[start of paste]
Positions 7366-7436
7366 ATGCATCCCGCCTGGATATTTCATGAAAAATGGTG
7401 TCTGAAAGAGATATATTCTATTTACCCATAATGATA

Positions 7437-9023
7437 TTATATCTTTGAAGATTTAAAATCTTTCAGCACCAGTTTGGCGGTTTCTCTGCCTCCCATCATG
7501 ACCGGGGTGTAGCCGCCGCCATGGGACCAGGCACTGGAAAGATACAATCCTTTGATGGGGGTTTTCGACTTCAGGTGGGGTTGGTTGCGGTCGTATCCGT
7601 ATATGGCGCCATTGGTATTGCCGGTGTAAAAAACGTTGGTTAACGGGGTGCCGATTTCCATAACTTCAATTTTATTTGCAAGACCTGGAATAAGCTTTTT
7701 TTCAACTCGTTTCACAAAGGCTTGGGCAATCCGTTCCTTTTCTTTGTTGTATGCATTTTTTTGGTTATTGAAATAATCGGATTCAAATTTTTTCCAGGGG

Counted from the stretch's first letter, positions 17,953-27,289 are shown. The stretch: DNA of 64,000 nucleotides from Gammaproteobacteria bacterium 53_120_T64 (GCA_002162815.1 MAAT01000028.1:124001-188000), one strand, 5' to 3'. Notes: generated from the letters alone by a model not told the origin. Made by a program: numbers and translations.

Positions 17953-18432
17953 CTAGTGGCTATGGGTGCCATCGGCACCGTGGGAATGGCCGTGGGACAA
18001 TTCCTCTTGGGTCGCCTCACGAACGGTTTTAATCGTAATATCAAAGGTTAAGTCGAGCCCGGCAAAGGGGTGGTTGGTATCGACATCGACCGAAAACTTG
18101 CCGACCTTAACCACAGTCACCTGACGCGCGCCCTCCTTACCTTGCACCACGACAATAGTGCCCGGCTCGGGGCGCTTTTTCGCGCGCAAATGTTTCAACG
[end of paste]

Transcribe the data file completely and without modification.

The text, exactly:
Positions 7366-7436
7366 ATGCATCCCGCCTGGATATTTCATGAAAAATGGTG
7401 TCTGAAAGAGATATATTCTATTTACCCATAATGATA

Positions 7437-9023
7437 TTATATCTTTGAAGATTTAAAATCTTTCAGCACCAGTTTGGCGGTTTCTCTGCCTCCCATCATG
7501 ACCGGGGTGTAGCCGCCGCCATGGGACCAGGCACTGGAAAGATACAATCCTTTGATGGGGGTTTTCGACTTCAGGTGGGGTTGGTTGCGGTCGTATCCGT
7601 ATATGGCGCCATTGGTATTGCCGGTGTAAAAAACGTTGGTTAACGGGGTGCCGATTTCCATAACTTCAATTTTATTTGCAAGACCTGGAATAAGCTTTTT
7701 TTCAACTCGTTTCACAAAGGCTTGGGCAATCCGTTCCTTTTCTTTGTTGTATGCATTTTTTTGGTTATTGAAATAATCGGATTCAAATTTTTTCCAGGGG

Counted from the stretch's first letter, positions 17,953-27,289 are shown. The stretch: DNA of 64,000 nucleotides from Gammaproteobacteria bacterium 53_120_T64 (GCA_002162815.1 MAAT01000028.1:124001-188000), one strand, 5' to 3'. Notes: generated from the letters alone by a model not told the origin. Made by a program: numbers and translations.

Positions 17953-18432
17953 CTAGTGGCTATGGGTGCCATCGGCACCGTGGGAATGGCCGTGGGACAA
18001 TTCCTCTTGGGTCGCCTCACGAACGGTTTTAATCGTAATATCAAAGGTTAAGTCGAGCCCGGCAAAGGGGTGGTTGGTATCGACATCGACCGAAAACTTG
18101 CCGACCTTAACCACAGTCACCTGACGCGCGCCCTCCTTACCTTGCACCACGACAATAGTGCCCGGCTCGGGGCGCTTTTTCGCGCGCAAATGTTTCAACG